Xerox said Wednesday it would cut 15 percent of its workforce as part of a restructuring, the company’s latest effort to shift focus toward its business services offerings and away from its iconic copiers.
in a Press release, the company said it would reduce its global staff, which included approximately 23,000 employees in 2022, and name a new leadership team. The layoffs are expected to occur in the first quarter of 2024.
The company’s shares fell more than 12 percent after news of the layoff was announced. Its stock price had risen steadily over the past year, in part because Xerox had saved billions of dollars after starting a cost-cutting program in 2018. A reported drop of approximately 6 percent in revenue in the third quarter of 2023 compared to the previous year.
Xerox was founded in 1906 as the Haloid Company. After being known primarily for manufacturing photocopiers throughout the 20th century, up to the point of “Xerox” became a verb – and under pressure from Japanese competitors such as Canon, it shifted its focus more on financial services, such as insurance and real estate.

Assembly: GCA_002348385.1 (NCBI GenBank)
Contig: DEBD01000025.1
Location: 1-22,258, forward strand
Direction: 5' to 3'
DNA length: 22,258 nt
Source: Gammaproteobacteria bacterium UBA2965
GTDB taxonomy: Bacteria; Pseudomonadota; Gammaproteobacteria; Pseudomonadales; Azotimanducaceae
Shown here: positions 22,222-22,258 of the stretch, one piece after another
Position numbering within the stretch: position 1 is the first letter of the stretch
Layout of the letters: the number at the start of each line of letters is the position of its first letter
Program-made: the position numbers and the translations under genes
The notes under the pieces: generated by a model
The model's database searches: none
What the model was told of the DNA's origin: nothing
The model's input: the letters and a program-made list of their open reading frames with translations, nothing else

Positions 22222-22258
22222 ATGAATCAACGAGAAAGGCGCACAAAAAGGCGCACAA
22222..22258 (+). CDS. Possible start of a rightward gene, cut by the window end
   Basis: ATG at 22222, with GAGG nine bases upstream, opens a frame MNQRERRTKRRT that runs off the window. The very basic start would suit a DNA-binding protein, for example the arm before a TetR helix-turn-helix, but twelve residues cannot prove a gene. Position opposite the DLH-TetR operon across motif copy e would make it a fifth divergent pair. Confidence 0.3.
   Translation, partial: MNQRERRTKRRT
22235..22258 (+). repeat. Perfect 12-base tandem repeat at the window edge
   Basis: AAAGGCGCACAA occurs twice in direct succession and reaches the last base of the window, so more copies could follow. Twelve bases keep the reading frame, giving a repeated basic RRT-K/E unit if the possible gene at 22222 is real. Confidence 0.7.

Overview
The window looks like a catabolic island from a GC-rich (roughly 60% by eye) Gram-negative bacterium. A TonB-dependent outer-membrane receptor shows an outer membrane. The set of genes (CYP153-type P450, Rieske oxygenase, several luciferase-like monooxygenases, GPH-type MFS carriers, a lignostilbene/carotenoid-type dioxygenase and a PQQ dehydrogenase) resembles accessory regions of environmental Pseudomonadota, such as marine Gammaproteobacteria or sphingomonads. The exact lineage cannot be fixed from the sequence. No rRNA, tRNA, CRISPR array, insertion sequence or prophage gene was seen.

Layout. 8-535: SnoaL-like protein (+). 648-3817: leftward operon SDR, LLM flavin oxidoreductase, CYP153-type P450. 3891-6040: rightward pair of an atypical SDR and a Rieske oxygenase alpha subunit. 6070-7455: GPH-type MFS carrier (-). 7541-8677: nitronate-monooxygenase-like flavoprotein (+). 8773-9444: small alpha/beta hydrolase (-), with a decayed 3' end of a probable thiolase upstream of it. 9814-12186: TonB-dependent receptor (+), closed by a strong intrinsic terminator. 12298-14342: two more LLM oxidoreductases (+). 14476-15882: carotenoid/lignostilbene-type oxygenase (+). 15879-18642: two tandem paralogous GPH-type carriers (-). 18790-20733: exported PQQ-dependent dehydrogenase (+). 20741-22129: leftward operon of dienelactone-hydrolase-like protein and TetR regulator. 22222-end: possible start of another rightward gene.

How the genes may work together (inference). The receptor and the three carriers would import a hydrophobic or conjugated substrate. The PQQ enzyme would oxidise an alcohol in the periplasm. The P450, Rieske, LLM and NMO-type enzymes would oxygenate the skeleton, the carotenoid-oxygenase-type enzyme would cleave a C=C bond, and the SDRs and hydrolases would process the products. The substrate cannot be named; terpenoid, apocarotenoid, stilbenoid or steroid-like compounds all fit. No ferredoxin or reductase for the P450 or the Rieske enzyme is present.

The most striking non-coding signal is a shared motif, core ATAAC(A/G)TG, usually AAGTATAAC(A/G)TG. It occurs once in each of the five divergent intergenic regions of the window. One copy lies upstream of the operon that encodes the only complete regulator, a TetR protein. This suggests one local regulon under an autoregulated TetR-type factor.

That strategy ultimately failed and the company sold those divisions in the 1990s. In recent years, Xerox has struggled to adapt to the digital age as demand for ink and printed documents plummeted.
The transition would occur in fits and starts, with a series of moves that did not generate profits.
Under the leadership of Ursula Burns, former CEO of Xerox, the company sought to strengthen its business services by helping clients optimize document flow in human resources and healthcare and manage payment systems. In 2010 acquired Affiliated Computer Services, which manages E-ZPass highway toll computer payment services, for $6.4 billion.
But Xerox sold its information technology outsourcing business worth more than $1 billion in 2014, and competition from China in producing cartridge clone manufacturers hurt its profits. The company also tried to venture into 3D printing, but sold that business unitalso, in August 2023.
In 2018, the company announced that it would merge with Fujifilm, the Japanese conglomerate. That merger was called off less than three months later after activist shareholders, most notably Carl Icahn, protested the move as undervaluing Xerox. In 2019, Xerox attempted to acquire HP, but that deal was also canceled after HP rejected it, citing concerns about Xerox’s financial health.